Pet Prescription? Reduce Stress, Improve Health (cont.)
In one study, Gern analyzed the blood of babies immediately after birth and one year later. He was looking for evidence of an allergic reaction, immunity changes, and for reactions to bacteria in the environment.
If a dog lived in the home, infants were less likely to show evidence of pet allergies -- 19% vs. 33%. They also were less likely to have eczema, a common allergy skin condition that causes red patches and itching. In addition, they had higher levels of some immune system chemicals -- a sign of stronger immune system activation.
"Dogs are dirty animals, and this suggests that babies who have greater exposure to dirt and allergens have a stronger immune system," Gern says.
Dogs are great for making love connections. Forget Internet matchmaking -- a dog is a natural conversation starter.
This especially helps ease people out of social isolation or shyness, Nadine Kaslow, PhD, professor of psychiatry and behavioral sciences at Emory University in Atlanta, tells WebMD.
"People ask about breed, they watch the dog's tricks," Kaslow says. "Sometimes the conversation stays at the 'dog level,' sometimes it becomes a real social interchange."
Dogs for the Aged
"Studies have shown that Alzheimer's patients have fewer anxious outbursts if there is an animal in the home," says Lynette Hart, PhD, associate professor at the University of California at Davis School of Veterinary Medicine.
"Their caregivers also feel less burdened when there is a pet, particularly if it is a cat, which generally requires less care than a dog," says Hart.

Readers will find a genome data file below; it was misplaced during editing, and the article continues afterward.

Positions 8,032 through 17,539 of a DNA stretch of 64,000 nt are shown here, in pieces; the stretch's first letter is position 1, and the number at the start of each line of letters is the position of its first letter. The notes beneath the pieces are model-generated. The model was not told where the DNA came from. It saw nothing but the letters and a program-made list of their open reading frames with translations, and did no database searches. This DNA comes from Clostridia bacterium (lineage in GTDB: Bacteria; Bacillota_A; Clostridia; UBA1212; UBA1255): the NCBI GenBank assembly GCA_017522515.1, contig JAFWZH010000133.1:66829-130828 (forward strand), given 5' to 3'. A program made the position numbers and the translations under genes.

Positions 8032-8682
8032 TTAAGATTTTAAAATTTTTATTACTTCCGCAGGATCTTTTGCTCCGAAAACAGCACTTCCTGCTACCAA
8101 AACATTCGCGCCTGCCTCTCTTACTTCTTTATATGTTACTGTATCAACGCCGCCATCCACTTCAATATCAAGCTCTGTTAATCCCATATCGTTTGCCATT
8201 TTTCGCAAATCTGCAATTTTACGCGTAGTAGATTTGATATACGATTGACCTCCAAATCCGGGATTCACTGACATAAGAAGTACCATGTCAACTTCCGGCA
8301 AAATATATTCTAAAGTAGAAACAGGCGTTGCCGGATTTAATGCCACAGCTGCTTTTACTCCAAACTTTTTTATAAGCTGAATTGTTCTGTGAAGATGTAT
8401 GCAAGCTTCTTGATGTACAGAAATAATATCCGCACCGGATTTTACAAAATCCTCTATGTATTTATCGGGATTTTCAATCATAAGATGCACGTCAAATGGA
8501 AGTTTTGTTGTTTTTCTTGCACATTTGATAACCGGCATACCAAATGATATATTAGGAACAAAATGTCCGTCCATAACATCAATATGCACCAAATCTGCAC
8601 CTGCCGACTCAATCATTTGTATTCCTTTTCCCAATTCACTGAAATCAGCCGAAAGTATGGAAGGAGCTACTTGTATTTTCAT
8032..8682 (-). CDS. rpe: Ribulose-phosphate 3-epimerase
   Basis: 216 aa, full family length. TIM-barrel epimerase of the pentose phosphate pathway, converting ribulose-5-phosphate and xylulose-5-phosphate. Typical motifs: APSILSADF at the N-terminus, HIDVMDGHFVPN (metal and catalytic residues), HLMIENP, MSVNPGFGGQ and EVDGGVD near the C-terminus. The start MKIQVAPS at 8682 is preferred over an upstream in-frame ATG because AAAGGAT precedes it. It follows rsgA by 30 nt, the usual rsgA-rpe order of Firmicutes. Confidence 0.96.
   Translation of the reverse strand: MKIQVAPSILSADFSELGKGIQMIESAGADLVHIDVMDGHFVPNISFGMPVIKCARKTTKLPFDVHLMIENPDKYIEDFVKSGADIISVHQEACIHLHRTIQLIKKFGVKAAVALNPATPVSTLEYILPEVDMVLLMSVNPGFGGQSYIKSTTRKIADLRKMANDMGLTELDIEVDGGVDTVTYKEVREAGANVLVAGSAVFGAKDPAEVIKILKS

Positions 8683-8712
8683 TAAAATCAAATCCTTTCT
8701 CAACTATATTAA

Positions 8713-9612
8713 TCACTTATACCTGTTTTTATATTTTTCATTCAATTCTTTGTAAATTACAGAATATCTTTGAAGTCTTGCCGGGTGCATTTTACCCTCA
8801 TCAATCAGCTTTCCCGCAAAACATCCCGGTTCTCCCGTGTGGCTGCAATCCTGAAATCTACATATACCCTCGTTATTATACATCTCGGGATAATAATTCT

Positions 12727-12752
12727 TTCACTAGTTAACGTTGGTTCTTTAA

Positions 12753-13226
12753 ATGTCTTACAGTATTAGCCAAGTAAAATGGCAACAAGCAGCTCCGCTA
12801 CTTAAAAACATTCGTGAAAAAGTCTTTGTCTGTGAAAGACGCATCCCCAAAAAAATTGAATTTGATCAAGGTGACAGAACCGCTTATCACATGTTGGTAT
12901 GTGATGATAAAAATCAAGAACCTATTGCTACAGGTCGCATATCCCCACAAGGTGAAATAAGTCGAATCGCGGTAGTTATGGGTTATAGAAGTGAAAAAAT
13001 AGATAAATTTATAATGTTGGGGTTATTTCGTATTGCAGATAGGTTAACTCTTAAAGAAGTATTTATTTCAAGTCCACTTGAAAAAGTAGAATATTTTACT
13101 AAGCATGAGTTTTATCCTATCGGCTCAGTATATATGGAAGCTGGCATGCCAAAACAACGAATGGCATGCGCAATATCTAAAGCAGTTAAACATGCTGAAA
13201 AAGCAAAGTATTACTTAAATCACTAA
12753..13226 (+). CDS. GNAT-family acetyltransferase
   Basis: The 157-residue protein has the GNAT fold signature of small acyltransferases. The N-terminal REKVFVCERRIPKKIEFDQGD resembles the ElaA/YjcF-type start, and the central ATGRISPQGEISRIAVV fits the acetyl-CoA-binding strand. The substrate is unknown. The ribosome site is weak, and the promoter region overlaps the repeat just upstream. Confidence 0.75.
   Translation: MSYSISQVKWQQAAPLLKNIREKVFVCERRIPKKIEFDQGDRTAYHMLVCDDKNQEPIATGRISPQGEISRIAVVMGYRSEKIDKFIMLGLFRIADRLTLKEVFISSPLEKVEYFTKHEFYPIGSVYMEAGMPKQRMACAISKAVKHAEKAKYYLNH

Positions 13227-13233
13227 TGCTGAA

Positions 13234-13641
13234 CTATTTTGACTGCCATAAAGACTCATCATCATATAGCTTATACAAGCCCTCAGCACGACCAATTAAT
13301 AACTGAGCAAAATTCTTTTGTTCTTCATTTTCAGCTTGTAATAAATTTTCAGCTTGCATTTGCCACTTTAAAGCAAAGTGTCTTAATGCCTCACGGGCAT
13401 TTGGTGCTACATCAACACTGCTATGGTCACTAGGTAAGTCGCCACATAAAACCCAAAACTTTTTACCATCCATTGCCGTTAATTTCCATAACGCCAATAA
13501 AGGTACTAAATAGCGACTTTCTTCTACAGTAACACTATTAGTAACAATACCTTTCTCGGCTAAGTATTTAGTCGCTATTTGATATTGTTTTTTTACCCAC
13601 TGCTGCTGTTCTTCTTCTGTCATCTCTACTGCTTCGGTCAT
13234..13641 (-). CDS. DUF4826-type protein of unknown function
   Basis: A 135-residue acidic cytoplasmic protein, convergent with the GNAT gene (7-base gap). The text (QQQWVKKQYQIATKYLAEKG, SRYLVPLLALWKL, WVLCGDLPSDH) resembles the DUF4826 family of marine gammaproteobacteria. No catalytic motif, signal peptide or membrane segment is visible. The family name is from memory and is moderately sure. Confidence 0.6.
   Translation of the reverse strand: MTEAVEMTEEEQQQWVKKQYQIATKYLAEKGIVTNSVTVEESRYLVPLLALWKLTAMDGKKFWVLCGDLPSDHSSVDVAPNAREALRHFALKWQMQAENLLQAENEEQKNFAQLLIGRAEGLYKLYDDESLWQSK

Walking a dog or just caring for a pet -- for elderly people who are able -- can provide exercise and companionship. One insurance company, Midland Life Insurance Company of Columbus, Ohio, asks clients over age 75 if they have a pet as part of their medical screening -- which often helps tip the scales in their favor.
Good for Mind and Soul
Pet owners with AIDS are far less likely to suffer from depression than those without pets. "The benefit is especially pronounced when people are strongly attached to their pets," says researcher Judith Siegel, PhD.
In one study, stockbrokers with high blood pressure who adopted a cat or dog had lower blood pressure readings in stressful situations than did people without pets.
People in stress mode get into a "state of dis-ease," in which harmful chemicals like cortisol and norepinephrine can negatively affect the immune system, says Blair Justice, PhD, a psychology professor at the University of Texas School of Public Health and author of Who Gets Sick: How Beliefs, Moods, and Thoughts Affect Your Health.